The Glass Menagerie
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No play in the modern theatre has so captured the imagination and heart of the American public as Tennessee Williams's The Glass Menagerie.
Menagerie was Williams's first popular success and launched the brilliant, if somewhat controversial, career of our pre-eminent lyric playwright. Since its premiere in Chicago in 1944, with the legendary Laurette Taylor in the role of Amanda, the play has been the bravura piece for great actresses from Jessica Tandy to Joanne Woodward, and is studied and performed in classrooms and theatres around the world. The Glass Menagerie (in the reading text the author preferred) is now available only in its New Directions Paperbook edition. A new introduction by prominent Williams scholar Robert Bray, editor of The Tennessee Williams Annual Review, reappraises the play more than half a century after it won the New York Drama Critics Circle Award: "More than fifty years after telling his story of a family whose lives form a triangle of quiet desperation, Williams's mellifluous voice still resonates deeply and universally." This edition of The Glass Menagerie also includes Williams's essay on the impact of sudden fame on a struggling writer, "The Catastrophe of Success," as well as a short section of Williams's own "Production Notes." The cover features the classic line drawing by Alvin Lustig, originally done for the 1949 New Directions edition.
believe. It has a sophisticated, society background. It’s all about the horsey set on Long Island! [The light fades out.] SCENE FIVE Legend on the screen: “Annunciation.” Music is heard as the light slowly comes on. It is early dusk of a spring evening. Supper has just been finished in the Wingfield apartment. Amanda and Laura, in light-colored dresses, are removing dishes from the table in the dining room, which is shadowy, their movements formalized almost as a dance or ritual, their
think the difference is all to her advantage. TOM: Not quite all — in the eyes of others — strangers — she’s terribly shy and lives in a world of her own and those things make her seem a little peculiar to people outside the house. AMANDA: Don’t say peculiar. TOM: Face the facts. She is. [The dance hall music changes to a tango that has a minor and somewhat ominous tone.] AMANDA: In what way is she peculiar — may I ask? TOM [gently]: She lives in a world of her own — a world of little glass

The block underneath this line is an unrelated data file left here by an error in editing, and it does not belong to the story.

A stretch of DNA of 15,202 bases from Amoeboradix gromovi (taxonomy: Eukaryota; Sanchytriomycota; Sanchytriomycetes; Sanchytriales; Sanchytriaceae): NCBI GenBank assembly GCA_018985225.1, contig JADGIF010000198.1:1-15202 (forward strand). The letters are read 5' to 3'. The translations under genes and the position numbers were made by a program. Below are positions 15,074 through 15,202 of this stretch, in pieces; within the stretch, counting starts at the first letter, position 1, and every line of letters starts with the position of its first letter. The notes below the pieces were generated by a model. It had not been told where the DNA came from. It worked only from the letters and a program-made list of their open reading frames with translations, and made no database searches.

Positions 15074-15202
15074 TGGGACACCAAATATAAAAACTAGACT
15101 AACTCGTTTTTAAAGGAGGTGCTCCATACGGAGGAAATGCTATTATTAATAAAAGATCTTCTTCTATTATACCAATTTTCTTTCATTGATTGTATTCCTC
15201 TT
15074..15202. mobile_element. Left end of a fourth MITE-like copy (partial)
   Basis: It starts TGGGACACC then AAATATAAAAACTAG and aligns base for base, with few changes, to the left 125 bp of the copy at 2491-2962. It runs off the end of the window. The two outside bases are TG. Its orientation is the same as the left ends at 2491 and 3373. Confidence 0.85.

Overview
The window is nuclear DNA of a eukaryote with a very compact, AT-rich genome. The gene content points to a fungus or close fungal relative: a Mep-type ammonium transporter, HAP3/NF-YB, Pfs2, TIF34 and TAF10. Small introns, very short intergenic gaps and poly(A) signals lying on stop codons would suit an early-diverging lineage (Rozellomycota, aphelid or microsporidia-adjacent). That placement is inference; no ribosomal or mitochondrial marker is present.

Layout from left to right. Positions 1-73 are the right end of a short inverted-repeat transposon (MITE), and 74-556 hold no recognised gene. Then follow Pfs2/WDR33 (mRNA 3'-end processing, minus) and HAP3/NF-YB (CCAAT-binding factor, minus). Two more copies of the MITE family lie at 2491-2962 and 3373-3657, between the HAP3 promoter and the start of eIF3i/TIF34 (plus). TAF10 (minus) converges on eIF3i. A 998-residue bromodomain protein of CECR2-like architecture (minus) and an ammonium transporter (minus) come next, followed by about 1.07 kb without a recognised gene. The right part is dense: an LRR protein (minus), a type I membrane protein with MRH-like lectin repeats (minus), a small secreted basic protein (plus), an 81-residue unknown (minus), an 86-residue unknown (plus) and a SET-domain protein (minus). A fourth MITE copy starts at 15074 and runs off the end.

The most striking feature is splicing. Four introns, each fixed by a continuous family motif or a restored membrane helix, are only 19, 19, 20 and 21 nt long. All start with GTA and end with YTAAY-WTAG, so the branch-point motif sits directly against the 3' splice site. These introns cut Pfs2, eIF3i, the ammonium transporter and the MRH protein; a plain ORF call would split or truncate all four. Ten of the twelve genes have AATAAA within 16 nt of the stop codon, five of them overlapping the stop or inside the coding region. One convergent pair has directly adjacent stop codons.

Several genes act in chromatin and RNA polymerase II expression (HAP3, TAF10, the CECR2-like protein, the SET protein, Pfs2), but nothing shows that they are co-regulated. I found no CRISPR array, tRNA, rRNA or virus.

paper lantern conceals the broken light fixture in the ceiling, new billowing white curtains are at the windows, chintz covers are on the chairs and sofa, a pair of new sofa pillows make their initial appearance. Open boxes and tissue paper are scattered on the floor.] [Laura stands in the middle of the room with lifted arms while Amanda crouches before her, adjusting the hem of a new dress, devout and ritualistic. The dress is colored and designed by memory. The arrangement of Laura’s hair is
on a level plateau with my arms still thrashing and my lunchs still grabbing at air that no longer resisted. This was security at last. I sat down and looked about me and was suddenly very depressed. I thought to myself, this is just a period of adjustment. Tomorrow morning I will wake up in this first-class hotel suite above the discret hum of an East Side boulevard and I will appreciate its elegance and luxuriate in its comforts and know that I have arrived at our American plan of Olympus.
Williams The Glass Menagerie SCENE ONE The Wingfield apartment is in the rear of the building, one of those vast hive-like conglomerations of cellular living-units that flower as warty growths in overcrowded urban centers of lower middle-class population and are symptomatic of the impulse of this largest and fundamentally enslaved section of American society to avoid fluidity and differentiation and to exist and function as one interfused mass of automatism. The apartment faces an alley and